A reflection on death, life, and God's thirst for each one of us.
Three months before I married my husband Alex, we were sitting vigil for his mother while she died. She had battled multiple sclerosis for over 20 years, and she was tired. When the neighbor called to tell us Anna was in a hospice center, we scraped together our meager savings and flew from Ohio to Florida to be with her as she passed. We hadn’t planned on her dying; we were not prepared. We were content with the distance and her illness; we thought we had more time.
We sat with her in turns. Alex’s brother Nicholas has special needs, and we had his mom’s estate to settle, so we split our time between her hospice room and her house. While Alex worked on preparing Nicholas for their mother’s passing, and I sat quietly with Anna, chatting with her about the rain, my books, our upcoming wedding, and our plans for Nicholas. She did not respond.
On the last day of his mom’s earthly life, Alex became restless. He was unable to stay in her room, and instead paced the gardens outside. He reminded me that it was time for us to leave, that we were out of money and days off of work. We both knew his mom would prefer things be set in place regarding caring for Nicholas. I wanted to stay, because Anna began smiling. She was unresponsive the entire time we were there, except for that morning when we walked into the room to find her staring vacantly out of her window, grinning. She smiled big, hard, and toothless, for 12 hours. Her body radiated joy.
“She’s smiling!” I said to Alex. “She’s smiling. Let’s stay.” I wanted to be with her as she moved into eternal life. From the ferocity of her joy, I knew she would pass right into the arms of Jesus, all suffering aside. I wanted to be there.
This saint’s last words were “Let us go, let us go to heaven!”
Alex left the room to arrange our flights. When your mama is dying, you get to call the shots, I’ve learned. I held Anna’s hand, murmuring our plans for Nicholas to her. I didn’t want her to worry. I gazed down at her lovely face, her glorious grin, and in that moment, the Lord peeled back a corner of the Veil.
I felt it. I felt it so close, I couldn’t contain myself. I shouted, and wept, and shook with grief. Not for Anna, who would leave us that evening, but for myself. I wanted to go, too. I could feel Him there, so close, so gentle. I could feel all of Heaven, in between breaths. They waited for her, watching her with the same look of love.
I was so jealous. For the first time, I understand what Mother Teresa meant when she wrote about Jesus “thirsting” for us:
“I THIRST FOR YOU. Yes, that is the only way to even begin to describe My love for you … I THIRST FOR YOU. Open up to Me, come to Me, thirst for Me, give me your life. I will prove to you how important you are for My Heart.”
In that one moment, the Lord gave me a tiny portion of His Heart. Standing at my mother-in-law’s deathbed, in the late Florida afternoon sun, He gave me this truth: His thirst for you will give you life.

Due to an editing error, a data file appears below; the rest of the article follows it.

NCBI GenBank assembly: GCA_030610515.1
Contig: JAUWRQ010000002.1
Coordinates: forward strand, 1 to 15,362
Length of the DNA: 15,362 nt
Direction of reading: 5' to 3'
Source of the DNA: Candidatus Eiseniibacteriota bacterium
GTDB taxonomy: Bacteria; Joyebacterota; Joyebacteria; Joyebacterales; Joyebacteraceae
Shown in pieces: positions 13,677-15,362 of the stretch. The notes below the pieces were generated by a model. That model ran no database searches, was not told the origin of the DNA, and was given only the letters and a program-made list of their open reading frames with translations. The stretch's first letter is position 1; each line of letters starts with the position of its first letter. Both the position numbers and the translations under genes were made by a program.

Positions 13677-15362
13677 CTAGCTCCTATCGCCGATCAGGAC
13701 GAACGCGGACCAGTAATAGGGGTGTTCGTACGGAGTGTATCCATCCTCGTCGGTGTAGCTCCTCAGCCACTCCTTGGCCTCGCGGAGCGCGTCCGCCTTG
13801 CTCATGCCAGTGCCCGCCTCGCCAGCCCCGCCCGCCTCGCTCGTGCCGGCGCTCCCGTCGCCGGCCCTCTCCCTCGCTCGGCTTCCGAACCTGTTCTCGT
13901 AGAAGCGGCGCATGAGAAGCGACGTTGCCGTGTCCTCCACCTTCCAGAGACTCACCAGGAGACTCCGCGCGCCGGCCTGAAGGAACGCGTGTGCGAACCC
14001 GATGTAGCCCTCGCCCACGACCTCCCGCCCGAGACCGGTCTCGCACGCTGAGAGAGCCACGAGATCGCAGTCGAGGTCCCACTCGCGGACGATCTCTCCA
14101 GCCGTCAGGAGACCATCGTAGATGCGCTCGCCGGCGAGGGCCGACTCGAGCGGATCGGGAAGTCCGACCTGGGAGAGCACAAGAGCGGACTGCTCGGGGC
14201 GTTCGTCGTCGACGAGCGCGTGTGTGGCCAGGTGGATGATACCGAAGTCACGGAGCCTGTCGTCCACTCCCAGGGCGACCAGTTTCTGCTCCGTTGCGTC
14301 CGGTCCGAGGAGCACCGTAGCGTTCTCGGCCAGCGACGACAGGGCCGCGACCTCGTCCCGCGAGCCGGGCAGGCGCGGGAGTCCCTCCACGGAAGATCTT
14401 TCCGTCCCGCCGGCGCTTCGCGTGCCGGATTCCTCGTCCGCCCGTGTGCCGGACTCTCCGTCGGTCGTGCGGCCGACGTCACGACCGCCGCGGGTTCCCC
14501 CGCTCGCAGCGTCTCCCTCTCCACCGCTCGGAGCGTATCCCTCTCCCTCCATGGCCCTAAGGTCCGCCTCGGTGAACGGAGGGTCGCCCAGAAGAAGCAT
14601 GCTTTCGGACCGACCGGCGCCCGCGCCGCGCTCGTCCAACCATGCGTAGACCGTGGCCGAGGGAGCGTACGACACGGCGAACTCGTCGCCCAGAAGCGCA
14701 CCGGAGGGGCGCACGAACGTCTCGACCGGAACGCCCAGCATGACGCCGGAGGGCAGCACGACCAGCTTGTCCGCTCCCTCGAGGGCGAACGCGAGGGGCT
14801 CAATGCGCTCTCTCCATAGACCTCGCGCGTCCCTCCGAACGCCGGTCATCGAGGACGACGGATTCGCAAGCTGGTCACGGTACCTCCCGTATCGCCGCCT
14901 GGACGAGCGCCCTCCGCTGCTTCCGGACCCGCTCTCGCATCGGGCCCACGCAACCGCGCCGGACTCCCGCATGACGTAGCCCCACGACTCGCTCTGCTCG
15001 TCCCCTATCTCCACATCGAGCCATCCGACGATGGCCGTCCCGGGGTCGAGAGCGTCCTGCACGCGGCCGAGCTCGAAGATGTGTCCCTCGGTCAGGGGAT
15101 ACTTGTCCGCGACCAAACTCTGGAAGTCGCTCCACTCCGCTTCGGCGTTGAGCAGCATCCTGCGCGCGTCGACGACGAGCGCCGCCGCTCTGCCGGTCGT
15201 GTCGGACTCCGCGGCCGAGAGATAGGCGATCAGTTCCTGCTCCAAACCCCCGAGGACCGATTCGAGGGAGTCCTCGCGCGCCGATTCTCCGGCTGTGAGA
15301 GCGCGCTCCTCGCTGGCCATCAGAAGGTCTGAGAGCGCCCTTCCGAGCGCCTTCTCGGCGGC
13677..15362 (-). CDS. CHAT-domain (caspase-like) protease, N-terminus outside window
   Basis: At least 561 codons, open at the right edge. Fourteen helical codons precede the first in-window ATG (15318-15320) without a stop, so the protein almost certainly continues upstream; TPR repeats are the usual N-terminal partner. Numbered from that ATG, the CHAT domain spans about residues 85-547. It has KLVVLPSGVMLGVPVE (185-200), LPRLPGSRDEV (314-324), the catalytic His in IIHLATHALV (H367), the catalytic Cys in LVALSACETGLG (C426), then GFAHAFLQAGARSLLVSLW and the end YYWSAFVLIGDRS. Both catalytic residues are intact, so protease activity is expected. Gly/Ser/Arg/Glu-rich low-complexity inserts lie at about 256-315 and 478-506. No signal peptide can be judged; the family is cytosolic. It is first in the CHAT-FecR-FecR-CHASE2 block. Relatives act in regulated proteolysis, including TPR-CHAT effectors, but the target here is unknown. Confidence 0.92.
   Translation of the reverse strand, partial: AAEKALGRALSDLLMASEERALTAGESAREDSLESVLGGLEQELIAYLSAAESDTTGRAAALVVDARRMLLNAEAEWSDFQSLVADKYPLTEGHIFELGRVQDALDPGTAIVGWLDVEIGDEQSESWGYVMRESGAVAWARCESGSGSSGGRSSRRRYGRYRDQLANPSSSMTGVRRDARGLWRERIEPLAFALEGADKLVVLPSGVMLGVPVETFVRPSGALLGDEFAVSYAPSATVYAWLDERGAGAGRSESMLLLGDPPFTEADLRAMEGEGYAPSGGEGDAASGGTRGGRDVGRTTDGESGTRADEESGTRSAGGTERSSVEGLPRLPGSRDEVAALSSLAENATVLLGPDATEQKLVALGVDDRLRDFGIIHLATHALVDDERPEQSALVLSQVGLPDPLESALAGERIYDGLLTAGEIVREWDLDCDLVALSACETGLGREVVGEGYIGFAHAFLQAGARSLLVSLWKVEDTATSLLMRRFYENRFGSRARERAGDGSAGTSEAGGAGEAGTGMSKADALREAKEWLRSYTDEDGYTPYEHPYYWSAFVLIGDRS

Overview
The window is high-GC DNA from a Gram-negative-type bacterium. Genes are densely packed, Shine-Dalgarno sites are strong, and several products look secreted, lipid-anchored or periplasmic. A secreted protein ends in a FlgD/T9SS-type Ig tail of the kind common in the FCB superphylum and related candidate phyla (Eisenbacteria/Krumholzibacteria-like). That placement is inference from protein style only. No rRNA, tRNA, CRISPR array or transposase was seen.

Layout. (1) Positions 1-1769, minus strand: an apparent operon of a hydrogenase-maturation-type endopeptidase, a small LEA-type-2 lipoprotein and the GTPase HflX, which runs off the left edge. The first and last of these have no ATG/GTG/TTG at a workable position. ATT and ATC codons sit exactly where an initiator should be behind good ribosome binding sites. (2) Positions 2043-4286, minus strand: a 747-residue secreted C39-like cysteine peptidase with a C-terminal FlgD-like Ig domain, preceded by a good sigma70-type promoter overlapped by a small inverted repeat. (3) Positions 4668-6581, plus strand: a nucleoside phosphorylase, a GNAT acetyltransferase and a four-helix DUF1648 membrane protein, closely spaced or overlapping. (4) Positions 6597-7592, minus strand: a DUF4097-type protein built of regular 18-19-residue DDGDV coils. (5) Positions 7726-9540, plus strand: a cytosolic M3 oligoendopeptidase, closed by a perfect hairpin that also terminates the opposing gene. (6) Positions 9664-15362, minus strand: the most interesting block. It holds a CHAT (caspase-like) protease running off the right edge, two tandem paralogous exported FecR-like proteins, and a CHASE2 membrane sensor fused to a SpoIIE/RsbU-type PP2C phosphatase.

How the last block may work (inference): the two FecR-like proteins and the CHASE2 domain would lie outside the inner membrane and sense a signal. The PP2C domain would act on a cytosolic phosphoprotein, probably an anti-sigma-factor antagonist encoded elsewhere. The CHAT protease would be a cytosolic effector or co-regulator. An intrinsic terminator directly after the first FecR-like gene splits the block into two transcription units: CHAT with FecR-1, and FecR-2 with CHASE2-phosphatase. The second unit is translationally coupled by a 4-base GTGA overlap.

I could not join Anna in her passing, as much as my whole being yearned for Heaven with that truth ringing in my ears. My heart ached. My soul cried out in recognition of its true home. This dreary world, with its pain and wind and autoimmune disorders; its broken homes and broken bones; its cheap pleasures and earthly comforts … I wanted none of it. I wanted to go home, but I had to stay here. The ache was tender, incredible, and as unyielding as death.
Through this experience, Jesus taught me about a woman’s capacity to abide. It was the women who stayed with Jesus as He died. They stood beneath the Cross, with eyes wide open. They must have felt how very thin the veil was, too. As He spoke the words, “I thirst,” they must have felt it in their very bones. I felt His Thirst for my love 2,000 years later, as my mother-in-law lay dying. I feel it now, in this moment’s retelling.
Allowing myself to embrace the ache that comes with knowing where I truly belong has given me a heart-knowledge that is hard to describe. I know what it is to see death, in all its ugliness, and to keep my eyes open. I know what it is to glimpse the glory of Christ’s victory, and the love that motivated His Passion. His Thirst, and mine, have restored my life.
It’s true that we all will die, but right now, we must live with the heavy and glorious knowledge that Heaven is just a breath away. This is the important thing, I think: longing for Heaven must be felt. We must allow this thirst for our true home to grow in us. There is real pain in this world, but there is also real beauty. It is our sacred duty to hold these two things in tension. We must be like Mary at the foot of the Cross, contemplating her crucified Son. We must be like my mother-in-law Anna beholding the risen Son, and let the glory of God radiate through our broken bodies, lighting the way home.
And so, as you move through your days, weeks, years, carrying the weight of this messy, gory, beautiful Church on your shoulders, remember that this world is a broken place. It was never meant to be our home. When you find yourself at a loss for words, ground down by the monotony of sin, the astounding laziness of evil, remember this truth: you were created with the same stuff as the Theotokos, the Mother of God. You are capable of standing at the foot of the Cross, allowing the terror and pain to envelop you, but not consume you. Remember where you belong.
Until we can be home together, sweet friend, smiling wide into that sunset, I’ll meet you in the Eucharist.
[This article was adapted and republished with permission from The Catholic Woman.]
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